parshat terumah, exodus 25
Join Geoffrey Stern and Rabbi Adam Mintz recorded on Clubhouse on February 23rd 2023. We continue a previous discussion concerning the emergence and almost universal impact, if not acceptance of the concept of tzimzum and tikkun on the Jewish concept of redemption. We explore the writings of Gershom Scholem and ask how this radical idea manifests in a new pernicious form of post-Zionism.
Sefaria Source Sheet: https://www.sefaria.org/sheets/469103
This is a continuation of last year’s Terumah podcast: WHEN GOD get small
Welcome to Madlik. My name is Geoffrey Stern and at Madlik we light a spark or shed some light on a Jewish Text or Tradition. Along with Rabbi Adam Mintz, we host Madlik Disruptive Torah on clubhouse every Thursday and share it as the Madlik podcast on your favorite platform. This week’s Torah portion is Toldot. . Last year when we discussed the creation of the tabernacle, we explored a powerful theological concept called Tzimzum where God creates the world by contracting his presence. This year we continue the discussion from a historical, ideological and political perspective. We explore how after the expulsion from Spain this concept profoundly impacted every aspect of the Jewish Journey into modernity and up until the current political crisis in Israel.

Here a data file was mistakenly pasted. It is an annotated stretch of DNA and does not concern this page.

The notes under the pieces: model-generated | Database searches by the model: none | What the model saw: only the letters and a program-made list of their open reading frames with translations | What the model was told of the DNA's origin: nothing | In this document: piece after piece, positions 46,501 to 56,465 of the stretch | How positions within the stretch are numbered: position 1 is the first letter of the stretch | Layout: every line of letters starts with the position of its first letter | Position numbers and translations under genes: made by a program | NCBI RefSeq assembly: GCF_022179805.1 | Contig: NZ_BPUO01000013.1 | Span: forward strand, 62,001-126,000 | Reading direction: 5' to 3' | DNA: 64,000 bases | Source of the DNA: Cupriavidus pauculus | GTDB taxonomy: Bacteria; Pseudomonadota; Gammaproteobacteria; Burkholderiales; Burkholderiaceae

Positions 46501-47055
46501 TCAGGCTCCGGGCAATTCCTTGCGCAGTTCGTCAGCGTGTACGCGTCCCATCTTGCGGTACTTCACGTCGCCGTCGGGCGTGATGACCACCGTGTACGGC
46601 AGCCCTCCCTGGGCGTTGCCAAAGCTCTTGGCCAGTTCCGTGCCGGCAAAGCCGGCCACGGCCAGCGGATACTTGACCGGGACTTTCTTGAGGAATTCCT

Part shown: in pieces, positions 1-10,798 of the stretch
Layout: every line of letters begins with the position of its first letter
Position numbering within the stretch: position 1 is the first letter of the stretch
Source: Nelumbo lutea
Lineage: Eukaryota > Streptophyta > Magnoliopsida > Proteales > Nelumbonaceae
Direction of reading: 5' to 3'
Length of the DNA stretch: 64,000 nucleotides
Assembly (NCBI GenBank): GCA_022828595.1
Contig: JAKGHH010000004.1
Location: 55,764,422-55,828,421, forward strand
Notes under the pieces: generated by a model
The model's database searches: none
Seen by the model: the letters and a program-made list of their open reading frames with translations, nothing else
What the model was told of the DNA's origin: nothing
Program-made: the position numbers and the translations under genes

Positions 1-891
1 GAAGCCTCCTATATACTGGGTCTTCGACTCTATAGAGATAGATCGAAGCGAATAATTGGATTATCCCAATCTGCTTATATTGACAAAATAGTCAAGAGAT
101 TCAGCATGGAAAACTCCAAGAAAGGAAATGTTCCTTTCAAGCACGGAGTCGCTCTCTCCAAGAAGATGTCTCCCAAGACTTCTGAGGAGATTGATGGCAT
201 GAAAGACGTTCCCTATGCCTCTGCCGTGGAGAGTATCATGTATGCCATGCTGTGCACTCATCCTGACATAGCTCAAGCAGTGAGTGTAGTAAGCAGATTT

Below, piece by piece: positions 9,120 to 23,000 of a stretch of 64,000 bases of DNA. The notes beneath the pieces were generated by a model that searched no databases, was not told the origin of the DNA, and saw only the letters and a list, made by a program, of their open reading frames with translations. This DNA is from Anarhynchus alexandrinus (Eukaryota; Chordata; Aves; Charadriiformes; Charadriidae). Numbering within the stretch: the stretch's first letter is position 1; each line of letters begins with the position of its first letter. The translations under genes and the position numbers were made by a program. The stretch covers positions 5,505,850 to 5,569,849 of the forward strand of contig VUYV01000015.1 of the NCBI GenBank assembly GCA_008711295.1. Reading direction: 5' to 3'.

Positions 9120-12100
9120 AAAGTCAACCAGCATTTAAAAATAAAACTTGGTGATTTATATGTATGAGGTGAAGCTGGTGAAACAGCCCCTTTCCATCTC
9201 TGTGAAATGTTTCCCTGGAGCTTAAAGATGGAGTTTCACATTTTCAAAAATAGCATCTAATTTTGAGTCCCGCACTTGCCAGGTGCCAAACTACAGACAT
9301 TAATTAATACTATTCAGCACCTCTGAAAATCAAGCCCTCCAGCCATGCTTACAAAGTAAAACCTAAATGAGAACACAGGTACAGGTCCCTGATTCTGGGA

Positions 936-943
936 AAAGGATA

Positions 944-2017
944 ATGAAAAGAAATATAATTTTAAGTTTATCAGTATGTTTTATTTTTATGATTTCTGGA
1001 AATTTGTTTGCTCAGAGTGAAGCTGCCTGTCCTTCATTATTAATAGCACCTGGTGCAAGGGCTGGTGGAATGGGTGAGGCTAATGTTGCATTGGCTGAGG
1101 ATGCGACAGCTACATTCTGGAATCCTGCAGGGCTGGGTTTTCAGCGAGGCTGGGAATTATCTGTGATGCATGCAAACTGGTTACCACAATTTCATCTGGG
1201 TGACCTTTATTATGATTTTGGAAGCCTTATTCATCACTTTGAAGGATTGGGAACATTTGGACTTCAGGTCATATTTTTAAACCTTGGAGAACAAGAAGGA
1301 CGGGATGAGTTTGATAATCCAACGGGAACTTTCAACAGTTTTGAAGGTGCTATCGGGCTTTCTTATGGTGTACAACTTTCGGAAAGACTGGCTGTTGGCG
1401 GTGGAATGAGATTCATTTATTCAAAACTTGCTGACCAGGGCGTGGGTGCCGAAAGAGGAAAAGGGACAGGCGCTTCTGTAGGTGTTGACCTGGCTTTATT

So welcome, you know, every week, I have to make sure that I’m not talking about the same thing that I talked about in past years. So I wanted to talk about Tzimzum, I love Tzimzum, and I went back to last year’s podcast, and lo and behold, we talked about Tzimzum, and I listened to it. And I encourage any of you who haven’t listened to it recently to go ahead, because this is a continuation of that discussion, we are going to get into what tzimzum is, as I said before, in the introduction, it’s when God creates the world by contracting. And I think that at the end of last year’s podcast, to give you a sense of the direction we took last year, we asked the question of how is it possible that God on the one hand, can contract himself and withdraw from the world, but also be m’tzamzem make himself small and come into the temple. And I quoted if you remember, Rabbi, Shai Held, who said, it’s kind of like a relationship, sometimes you have to give the other person space by contracting yourself and moving away. And other times you have to get into their life and be a part of every aspect of it. And so that gives you a sense that last year, we were really talking on a very personal level, a theological level, but this year, we’re going in a whole other direction, we’re going to really look at history. And in a sense, it’s almost going to be a masterclass in Gershon Scholem, the the great historian, scholar of Kabbalah. And we’re going to use him as a guide. And I think we’re going to be kind of surprised by some of the ramifications that tzimzum had throughout history. So Rabbi, do you share even a little bit my my fascination with tzimzum?
Adam Mintz 03:11
It’s a really, really good topic. And I wasn’t sure you know, that “continued”, I wasn’t sure what angle you were gonna take in terms of in terms of tzimzum,
Geoffrey Stern 03:21